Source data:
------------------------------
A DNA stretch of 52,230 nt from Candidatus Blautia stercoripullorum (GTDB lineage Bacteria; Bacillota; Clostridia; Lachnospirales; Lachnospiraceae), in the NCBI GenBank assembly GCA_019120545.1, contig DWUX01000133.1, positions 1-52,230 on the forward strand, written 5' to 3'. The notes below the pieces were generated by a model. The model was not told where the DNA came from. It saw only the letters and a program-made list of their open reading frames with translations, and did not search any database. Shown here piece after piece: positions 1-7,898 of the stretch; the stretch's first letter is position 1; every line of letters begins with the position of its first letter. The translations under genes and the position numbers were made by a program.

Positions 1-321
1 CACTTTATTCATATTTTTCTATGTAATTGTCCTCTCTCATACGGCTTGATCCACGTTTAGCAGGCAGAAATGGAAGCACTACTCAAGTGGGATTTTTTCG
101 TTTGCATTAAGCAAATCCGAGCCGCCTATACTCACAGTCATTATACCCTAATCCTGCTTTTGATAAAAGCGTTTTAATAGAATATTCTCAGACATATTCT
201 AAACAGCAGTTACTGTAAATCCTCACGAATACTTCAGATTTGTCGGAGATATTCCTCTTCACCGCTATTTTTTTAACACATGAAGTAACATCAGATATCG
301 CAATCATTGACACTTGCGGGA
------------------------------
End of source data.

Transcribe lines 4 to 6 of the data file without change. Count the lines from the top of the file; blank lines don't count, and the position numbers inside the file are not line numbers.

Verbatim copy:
101 TTTGCATTAAGCAAATCCGAGCCGCCTATACTCACAGTCATTATACCCTAATCCTGCTTTTGATAAAAGCGTTTTAATAGAATATTCTCAGACATATTCT
201 AAACAGCAGTTACTGTAAATCCTCACGAATACTTCAGATTTGTCGGAGATATTCCTCTTCACCGCTATTTTTTTAACACATGAAGTAACATCAGATATCG
301 CAATCATTGACACTTGCGGGA